The Lancet is one of the oldest and best-known peer-reviewed medical journals. Occasionally they commission a group a scientists to prepare a detailed scientific analysis on a particular topic. In this case, they joined with John Hopkins and commissioned 22 experts to analyze Public Health and International Drug Policy, in advance of the United Nations special session (UNGASS) on drug policy next month.
The report is not an easy read at times – so much data and information — but it’s very thorough and it is a stinging scientific indictment of international drug policy. Check out part of the conclusion:
Policies meant to prohibit or greatly suppress drugs present an apparent paradox. They are portrayed by policy makers to be necessary to preserve public health and safety, and yet they directly and indirectly contribute to lethal violence, disease, discrimination, forced displacement, injustice, and the undermining of peopleâ€™s right to health. The framers of international human rights law foresaw that there would be times, especially in the face of security threats, when some individual rights would have to be abrogated in favour of preserving collective safety and wellbeing. There is international consensus that if policies that abrogate rights are necessary for the greater good, those policies should pursue a legitimate and transparently defined goal and be proportionate to that goal, must be the least rights-restrictive and the least harmful possible to achieve the stated goal, should include adequate remedies for people whose rights are violated, and should not interfere with the democratic functioning of society.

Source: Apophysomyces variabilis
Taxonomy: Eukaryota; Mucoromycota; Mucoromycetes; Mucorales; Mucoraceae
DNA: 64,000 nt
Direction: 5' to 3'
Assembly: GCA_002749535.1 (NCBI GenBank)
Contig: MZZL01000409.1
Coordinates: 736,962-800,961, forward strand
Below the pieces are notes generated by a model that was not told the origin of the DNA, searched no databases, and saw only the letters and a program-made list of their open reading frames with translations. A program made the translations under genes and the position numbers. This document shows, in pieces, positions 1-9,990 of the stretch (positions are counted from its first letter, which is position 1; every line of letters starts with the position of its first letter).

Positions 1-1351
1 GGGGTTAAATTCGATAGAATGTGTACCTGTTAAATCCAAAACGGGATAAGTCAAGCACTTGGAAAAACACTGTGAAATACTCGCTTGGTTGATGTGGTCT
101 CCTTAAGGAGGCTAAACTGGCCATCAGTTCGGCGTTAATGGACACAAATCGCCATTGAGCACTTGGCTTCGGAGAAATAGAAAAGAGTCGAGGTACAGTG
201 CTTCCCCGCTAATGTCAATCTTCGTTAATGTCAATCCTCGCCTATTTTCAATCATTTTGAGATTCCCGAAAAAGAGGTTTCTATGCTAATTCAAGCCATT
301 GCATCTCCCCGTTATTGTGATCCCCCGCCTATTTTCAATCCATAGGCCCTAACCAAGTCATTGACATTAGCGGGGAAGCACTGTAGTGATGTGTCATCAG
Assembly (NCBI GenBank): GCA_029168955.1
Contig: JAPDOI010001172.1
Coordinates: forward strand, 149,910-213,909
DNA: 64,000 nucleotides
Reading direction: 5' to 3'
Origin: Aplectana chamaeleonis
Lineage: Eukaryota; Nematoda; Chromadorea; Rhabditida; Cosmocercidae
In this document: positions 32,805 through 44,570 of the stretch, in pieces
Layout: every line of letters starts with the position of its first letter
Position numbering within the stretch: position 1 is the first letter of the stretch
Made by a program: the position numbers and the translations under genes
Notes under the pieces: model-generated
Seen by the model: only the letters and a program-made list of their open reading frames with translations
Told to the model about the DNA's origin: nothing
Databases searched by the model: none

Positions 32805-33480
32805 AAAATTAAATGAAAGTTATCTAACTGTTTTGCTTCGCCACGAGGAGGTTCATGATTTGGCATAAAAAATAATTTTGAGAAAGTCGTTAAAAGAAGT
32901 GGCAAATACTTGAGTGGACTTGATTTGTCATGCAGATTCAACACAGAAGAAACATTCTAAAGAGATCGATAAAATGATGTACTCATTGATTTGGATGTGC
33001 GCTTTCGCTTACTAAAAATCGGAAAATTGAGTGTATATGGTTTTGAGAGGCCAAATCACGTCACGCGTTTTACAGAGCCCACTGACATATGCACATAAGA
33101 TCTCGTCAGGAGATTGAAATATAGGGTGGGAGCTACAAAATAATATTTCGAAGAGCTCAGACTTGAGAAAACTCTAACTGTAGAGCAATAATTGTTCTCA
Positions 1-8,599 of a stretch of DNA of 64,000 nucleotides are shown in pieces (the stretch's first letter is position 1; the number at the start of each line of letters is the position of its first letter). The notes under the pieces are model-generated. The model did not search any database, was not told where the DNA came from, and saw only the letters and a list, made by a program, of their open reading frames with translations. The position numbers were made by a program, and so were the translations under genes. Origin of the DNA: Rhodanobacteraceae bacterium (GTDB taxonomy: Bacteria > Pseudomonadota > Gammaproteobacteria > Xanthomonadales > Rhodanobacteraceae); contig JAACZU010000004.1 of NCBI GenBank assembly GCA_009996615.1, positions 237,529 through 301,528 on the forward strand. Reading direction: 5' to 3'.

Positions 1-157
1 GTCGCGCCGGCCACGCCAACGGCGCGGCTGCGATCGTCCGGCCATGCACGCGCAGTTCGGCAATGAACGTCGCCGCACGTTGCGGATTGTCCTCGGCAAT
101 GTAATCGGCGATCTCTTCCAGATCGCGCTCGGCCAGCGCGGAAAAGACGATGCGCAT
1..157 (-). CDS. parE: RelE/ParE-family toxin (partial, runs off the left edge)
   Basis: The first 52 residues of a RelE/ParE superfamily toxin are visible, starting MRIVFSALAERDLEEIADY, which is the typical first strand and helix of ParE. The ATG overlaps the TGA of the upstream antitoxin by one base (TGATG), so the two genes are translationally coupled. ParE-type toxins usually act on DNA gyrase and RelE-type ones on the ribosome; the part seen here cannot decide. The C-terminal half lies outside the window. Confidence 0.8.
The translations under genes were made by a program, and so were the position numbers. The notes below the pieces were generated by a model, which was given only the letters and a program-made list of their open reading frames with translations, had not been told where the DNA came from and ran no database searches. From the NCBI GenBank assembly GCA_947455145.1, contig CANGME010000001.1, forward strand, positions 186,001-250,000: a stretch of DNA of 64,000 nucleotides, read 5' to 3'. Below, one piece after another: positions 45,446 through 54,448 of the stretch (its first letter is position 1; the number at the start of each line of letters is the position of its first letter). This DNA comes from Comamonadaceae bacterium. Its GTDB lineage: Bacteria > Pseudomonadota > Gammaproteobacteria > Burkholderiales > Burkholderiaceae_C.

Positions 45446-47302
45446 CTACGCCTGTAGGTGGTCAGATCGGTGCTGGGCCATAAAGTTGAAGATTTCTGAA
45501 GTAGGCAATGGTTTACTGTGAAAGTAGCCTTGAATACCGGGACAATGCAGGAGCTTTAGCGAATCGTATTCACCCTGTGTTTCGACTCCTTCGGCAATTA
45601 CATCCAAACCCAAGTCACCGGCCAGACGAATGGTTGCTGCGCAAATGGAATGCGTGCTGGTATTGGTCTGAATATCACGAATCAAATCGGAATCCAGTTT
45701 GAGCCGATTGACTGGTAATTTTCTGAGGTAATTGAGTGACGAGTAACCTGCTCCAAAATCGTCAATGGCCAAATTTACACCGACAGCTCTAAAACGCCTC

In our view, policies pursuing drug prohibition or severe suppression do not meet these criteria, even if one accepts that drugs in and of themselves somehow present a serious security threat. Policies that pursue drug prohibition or heavy suppression do not represent the least harmful way to address drugs, the aim they pursue is not well defined or realistic, their interventions are not proportionate to the problem, they destabilize democratic societies, and people harmed by them often have no recourse to remedies to mitigate those harms. The scourge of drugs and the harms of drug use are exaggerated to justify these measures.